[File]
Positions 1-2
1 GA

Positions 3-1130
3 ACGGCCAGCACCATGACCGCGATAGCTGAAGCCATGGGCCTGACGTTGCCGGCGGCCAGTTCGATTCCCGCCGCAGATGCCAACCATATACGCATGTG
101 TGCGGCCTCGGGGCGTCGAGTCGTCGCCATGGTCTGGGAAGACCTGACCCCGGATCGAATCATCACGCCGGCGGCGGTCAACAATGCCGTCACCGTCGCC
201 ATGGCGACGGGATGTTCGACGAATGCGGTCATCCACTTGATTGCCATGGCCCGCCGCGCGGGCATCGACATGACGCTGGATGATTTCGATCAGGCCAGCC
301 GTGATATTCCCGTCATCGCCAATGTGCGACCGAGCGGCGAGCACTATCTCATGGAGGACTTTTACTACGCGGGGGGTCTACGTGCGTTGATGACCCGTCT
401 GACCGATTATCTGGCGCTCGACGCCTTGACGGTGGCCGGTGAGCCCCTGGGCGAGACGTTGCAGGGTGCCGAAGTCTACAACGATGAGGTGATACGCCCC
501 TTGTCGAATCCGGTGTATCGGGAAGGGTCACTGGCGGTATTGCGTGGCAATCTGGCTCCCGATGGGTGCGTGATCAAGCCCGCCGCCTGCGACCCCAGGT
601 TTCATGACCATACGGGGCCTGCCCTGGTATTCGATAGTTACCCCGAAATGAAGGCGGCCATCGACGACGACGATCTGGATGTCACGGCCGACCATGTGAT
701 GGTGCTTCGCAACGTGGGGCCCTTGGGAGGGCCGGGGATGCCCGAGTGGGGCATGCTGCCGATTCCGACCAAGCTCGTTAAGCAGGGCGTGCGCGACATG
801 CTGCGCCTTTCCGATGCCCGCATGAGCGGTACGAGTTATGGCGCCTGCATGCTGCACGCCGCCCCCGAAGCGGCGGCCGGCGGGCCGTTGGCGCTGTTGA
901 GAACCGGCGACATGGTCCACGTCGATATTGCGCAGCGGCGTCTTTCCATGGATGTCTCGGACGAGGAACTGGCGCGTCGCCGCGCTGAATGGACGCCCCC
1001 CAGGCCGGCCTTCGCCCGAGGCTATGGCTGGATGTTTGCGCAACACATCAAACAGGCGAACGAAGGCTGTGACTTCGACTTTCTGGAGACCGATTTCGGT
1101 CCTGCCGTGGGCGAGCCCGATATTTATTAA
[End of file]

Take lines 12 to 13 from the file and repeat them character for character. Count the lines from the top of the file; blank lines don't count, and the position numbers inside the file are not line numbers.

801 CTGCGCCTTTCCGATGCCCGCATGAGCGGTACGAGTTATGGCGCCTGCATGCTGCACGCCGCCCCCGAAGCGGCGGCCGGCGGGCCGTTGGCGCTGTTGA
901 GAACCGGCGACATGGTCCACGTCGATATTGCGCAGCGGCGTCTTTCCATGGATGTCTCGGACGAGGAACTGGCGCGTCGCCGCGCTGAATGGACGCCCCC